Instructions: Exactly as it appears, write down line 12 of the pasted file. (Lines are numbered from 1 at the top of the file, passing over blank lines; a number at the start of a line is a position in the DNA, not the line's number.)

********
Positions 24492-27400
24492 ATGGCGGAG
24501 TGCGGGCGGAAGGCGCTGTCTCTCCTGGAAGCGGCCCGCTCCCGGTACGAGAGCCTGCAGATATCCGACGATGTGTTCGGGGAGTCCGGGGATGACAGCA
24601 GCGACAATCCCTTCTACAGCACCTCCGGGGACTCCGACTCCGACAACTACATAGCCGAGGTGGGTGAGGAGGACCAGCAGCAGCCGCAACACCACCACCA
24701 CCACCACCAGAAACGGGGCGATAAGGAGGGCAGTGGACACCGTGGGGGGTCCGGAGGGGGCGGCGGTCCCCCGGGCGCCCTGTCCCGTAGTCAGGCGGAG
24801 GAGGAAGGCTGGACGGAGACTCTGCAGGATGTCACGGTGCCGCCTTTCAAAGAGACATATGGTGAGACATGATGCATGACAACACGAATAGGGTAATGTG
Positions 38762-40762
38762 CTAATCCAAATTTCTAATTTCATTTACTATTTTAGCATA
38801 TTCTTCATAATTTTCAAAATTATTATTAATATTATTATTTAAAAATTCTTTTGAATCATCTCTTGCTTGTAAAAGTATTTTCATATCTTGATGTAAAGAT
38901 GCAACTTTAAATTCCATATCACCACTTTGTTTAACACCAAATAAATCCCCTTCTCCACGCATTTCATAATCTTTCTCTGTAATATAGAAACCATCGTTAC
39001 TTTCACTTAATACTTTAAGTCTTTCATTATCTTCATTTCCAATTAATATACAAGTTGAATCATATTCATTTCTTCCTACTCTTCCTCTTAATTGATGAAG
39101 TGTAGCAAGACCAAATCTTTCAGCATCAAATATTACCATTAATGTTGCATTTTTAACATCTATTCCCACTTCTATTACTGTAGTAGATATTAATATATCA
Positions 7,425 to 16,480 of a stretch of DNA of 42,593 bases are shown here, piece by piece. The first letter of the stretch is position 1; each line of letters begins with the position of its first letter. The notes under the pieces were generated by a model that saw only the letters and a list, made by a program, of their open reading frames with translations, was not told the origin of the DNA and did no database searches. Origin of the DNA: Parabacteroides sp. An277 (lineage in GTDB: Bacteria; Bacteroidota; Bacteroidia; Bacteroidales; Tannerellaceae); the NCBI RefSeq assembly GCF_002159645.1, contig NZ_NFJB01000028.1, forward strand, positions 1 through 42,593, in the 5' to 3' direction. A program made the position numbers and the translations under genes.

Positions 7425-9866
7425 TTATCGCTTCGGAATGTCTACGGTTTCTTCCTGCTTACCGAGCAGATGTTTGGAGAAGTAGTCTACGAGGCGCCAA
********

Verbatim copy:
39101 TGTAGCAAGACCAAATCTTTCAGCATCAAATATTACCATTAATGTTGCATTTTTAACATCTATTCCCACTTCTATTACTGTAGTAGATATTAATATATCA